In October of 2019, while we were in Salzburg, Austria, Dan turned 60. Although we celebrated at the time, we didn’t give him his official gift at the time. Michael has made him a book of photos from the many years of their friendship. In no special order, these are just a few of those images.
We rose and packed up in Budapest – pretty much our final pack for travel home. We had one last coffee and danish at the Paris coffee shop then headed back to collect our bags and head out for the train. We took the bus to the train station no problem at all. We arrived quite early, so I ventured to the Spar to spend our last few Forints on water, yogurt, beer, goulash spice paste and some treats for Picasso.
The train ride was about 3 hours, then after some fumbling we managed to find the train to our pension. It was quite accurately a 3* as rated – but it was clean and very conveniently located close to the CAT to catch in the morning for our flight home.
Despite our snacks on the train, we were hungry so we wandered out and found a wonderful little cafe and had some ice cream cups . The Chicago ice cream was a great find with dark chocolate, nuts and whiskey. Then to another coffee shop for a coffee and a shared strudel. The area had some lovely shops – a very nice Henkel knife shop and some unique Swiss Army knives.
Back at the room we watched Raonic lose in straight sets – the match was being held broadcast live from right here in Vienna! Then back out for dinner where Michael found a good cheap spot just down the road – thank you to google once again. Back in the room we checked in online and had to force ourselves to stay awake till 9 pm – how can doing nothing get you so tired!
The next morning we rose early. The pension staff were very helpful and even served breakfast 1/2 early in the morning for us as we needed to leave by 7 am. We caught the CAT to the airport no problem, although unfortunately we could not check in at the CAT station and needed to do so at the airport.
And then the flight home, where we again had pre-ordered gluten free meals (highly recommended!) All went smooth until landing when I proceeded to leave my phone on the plane. Luckily I caught myself right at the baggage carousel and the staff were very helpful at returning it – they already had found it by the time I reported it.
The last disappointing note on our trip – all of our Hungarian sausage was confiscated at the border. Until one week prior it would have been fine – but new restrictions went in place banning importing of all meat, even cured meats. In hindsight, we should have eaten it right then!
And that’s it for Europe this year, another trip in the books.
Day 20 was Monday October 21 and it was voting day back in Canada! We had precast our vote before we left; so early was our voting that we had to hand write the name of our candidate on the voting card! Given that the polls didn’t close until about 2 am local time, we didn’t get find out the results till Tuesday (no, we didn’t stay up with bated breath!)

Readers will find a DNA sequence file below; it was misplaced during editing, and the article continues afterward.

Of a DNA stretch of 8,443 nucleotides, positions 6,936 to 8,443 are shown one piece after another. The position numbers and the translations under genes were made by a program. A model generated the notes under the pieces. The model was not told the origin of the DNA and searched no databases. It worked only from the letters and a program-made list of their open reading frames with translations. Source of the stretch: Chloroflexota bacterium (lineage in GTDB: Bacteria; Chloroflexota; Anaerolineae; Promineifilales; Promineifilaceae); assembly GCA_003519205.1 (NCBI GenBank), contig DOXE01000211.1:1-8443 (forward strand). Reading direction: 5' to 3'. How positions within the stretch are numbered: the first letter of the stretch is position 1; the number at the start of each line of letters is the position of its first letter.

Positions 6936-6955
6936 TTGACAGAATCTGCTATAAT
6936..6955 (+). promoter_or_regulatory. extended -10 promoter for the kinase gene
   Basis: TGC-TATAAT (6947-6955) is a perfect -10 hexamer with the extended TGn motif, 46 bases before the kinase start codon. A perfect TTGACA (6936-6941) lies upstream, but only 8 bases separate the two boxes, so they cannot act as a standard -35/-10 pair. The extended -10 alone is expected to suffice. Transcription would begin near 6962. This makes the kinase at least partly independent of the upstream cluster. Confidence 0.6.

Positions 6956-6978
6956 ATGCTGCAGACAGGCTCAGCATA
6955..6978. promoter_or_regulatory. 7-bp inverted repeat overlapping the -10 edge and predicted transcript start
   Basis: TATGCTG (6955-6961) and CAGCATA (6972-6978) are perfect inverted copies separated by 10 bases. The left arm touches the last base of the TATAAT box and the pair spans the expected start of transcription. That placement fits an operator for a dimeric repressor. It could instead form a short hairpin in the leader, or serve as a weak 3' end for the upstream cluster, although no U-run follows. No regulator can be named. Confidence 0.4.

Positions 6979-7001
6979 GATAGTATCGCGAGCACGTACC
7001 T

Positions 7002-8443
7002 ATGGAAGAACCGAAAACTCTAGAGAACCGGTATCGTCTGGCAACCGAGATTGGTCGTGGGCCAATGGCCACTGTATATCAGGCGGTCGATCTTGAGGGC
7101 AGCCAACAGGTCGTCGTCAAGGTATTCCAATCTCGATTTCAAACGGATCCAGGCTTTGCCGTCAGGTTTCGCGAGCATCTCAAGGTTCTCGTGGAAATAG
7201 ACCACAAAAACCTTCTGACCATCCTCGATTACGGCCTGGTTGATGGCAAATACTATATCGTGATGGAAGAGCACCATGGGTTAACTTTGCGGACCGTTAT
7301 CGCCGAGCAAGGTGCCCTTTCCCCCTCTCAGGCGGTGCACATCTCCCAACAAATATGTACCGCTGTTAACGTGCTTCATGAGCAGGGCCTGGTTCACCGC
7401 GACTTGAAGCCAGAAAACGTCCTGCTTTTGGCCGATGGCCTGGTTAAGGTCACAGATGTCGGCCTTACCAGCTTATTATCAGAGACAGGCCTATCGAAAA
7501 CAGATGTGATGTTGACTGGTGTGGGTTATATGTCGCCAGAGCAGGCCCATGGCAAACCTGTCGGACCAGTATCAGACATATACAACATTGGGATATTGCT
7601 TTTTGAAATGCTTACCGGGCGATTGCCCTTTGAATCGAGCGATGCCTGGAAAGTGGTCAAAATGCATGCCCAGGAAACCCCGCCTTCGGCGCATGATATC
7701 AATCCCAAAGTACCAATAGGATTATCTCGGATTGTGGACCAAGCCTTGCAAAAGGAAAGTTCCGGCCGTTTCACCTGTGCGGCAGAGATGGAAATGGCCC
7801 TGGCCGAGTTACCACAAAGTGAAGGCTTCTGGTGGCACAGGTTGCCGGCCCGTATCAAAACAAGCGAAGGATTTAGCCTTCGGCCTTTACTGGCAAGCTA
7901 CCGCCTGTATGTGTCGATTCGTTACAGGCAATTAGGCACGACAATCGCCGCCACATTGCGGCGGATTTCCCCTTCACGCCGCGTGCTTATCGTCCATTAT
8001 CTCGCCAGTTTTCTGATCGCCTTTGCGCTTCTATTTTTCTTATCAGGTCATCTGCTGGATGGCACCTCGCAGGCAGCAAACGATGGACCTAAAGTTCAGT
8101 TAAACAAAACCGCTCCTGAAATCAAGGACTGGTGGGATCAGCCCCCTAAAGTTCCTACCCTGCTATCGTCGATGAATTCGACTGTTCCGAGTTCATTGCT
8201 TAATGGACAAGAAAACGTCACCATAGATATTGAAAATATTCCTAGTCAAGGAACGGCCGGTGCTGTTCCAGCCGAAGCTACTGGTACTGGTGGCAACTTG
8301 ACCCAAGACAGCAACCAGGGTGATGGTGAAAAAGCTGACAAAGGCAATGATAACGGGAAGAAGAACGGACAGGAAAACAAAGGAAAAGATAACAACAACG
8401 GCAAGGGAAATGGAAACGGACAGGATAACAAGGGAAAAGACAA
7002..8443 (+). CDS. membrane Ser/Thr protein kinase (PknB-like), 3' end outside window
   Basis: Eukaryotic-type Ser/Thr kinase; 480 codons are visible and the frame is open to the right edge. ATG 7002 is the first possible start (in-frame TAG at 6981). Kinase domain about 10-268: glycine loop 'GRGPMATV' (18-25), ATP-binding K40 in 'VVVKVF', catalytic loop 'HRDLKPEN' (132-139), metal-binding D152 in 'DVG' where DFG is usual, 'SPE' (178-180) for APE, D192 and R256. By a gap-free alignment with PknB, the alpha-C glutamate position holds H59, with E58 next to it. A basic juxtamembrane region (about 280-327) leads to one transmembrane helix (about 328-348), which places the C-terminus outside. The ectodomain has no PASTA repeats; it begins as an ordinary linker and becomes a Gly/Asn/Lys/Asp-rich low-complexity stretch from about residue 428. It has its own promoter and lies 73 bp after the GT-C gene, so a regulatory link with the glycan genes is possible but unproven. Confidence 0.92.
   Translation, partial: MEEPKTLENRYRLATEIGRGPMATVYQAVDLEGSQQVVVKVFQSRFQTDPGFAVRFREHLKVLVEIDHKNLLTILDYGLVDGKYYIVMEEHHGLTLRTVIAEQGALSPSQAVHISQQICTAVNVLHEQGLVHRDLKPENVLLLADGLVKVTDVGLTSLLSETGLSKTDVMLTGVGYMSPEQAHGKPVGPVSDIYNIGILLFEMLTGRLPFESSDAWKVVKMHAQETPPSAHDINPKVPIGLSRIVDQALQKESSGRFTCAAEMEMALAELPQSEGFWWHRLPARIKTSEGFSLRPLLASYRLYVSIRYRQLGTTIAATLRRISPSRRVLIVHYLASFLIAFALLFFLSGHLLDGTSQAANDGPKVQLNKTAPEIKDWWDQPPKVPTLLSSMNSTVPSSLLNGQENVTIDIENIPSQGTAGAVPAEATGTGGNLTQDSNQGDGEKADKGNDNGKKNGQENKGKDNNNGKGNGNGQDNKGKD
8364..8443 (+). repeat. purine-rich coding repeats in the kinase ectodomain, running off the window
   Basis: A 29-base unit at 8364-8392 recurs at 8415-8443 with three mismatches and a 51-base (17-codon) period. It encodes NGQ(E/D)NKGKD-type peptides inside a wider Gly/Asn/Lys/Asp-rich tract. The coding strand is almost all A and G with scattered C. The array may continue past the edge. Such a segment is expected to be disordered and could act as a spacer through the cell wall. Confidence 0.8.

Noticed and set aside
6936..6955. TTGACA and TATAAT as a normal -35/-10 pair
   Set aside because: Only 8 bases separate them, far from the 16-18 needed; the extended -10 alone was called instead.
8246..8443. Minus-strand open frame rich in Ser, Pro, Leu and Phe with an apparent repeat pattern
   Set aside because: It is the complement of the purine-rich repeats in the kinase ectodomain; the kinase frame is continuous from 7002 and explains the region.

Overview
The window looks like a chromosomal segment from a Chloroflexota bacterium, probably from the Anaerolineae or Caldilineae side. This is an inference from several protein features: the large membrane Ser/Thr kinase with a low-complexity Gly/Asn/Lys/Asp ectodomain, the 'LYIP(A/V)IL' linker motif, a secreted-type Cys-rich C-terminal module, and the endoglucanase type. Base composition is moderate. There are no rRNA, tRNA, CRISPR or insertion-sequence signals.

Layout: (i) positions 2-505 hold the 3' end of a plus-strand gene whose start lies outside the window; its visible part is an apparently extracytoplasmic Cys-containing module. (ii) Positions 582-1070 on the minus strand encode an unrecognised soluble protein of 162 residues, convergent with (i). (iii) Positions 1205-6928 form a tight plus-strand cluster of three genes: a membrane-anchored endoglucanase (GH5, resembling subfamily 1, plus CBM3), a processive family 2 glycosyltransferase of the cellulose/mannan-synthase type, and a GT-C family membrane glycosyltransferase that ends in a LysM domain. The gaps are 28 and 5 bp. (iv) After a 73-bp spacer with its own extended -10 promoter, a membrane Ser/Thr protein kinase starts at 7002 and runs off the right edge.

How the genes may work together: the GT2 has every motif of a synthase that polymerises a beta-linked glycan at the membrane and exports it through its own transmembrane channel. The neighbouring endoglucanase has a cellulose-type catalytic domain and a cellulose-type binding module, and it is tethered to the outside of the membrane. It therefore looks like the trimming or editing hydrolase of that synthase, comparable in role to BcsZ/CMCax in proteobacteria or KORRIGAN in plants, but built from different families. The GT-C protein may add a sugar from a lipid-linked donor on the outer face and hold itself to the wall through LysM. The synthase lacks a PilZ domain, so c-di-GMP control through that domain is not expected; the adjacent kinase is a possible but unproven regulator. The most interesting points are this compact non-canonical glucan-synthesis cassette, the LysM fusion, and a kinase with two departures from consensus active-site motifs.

We decided to try a new coffee spot which was a bit of a walk, out past the ferris wheel. We had a very good coffee and amazing treats; a unique pecan pie which was dark with ground nuts, a spinach feta croissant with creamy feta, a salted croissant, and best of all a poppy seed/nuts/apple pastry topped with plum jam. Breakfasts here have been a tad decadent! Then off for an end of trip shopping escapade. We found an amazing insect themed shop where I picked up a ‘dung beetle’ bottle opener for Andrea (she does love beetles). The walk back to the market took us past an intriguing tribute to Michael Jackson – no idea why it was there, but clearly there was a fan or two nearby! Back at the market I picked up a Christmas table runner for myself, a doll for Jade and some food for dinner.
After dropping our collection off at the apartment, we were off to the Gellert Spa – one final day of respite before heading home. Here again there were many pools, saunas and steam baths. The indoor pools were beautifully tiled in mosaic domes. Unfortunately as it was so late in the season the wave pool and outdoor fountains were shut down. But that didn’t stop our enjoyment as we did several ‘cycles’ of hot / cold dunks and also enjoyed the non -seasonal weather with some sun bathing. It was 21 C in the shade, 31 C in the sun – amazing.
After another day of decadent indulgence, we used the remaining spa deposit money to pick up some wine and headed back for a home cooked dinner of sausages, sauerkraut, and roasted veggies. We were sure we had over bought, but alas we polished it all off no problem at all. We did manage to resist dessert and after a test run of the a new sitcom “Forever” (from Amazon Prime), we called it a day. And so our last full day in Budapest came to an end.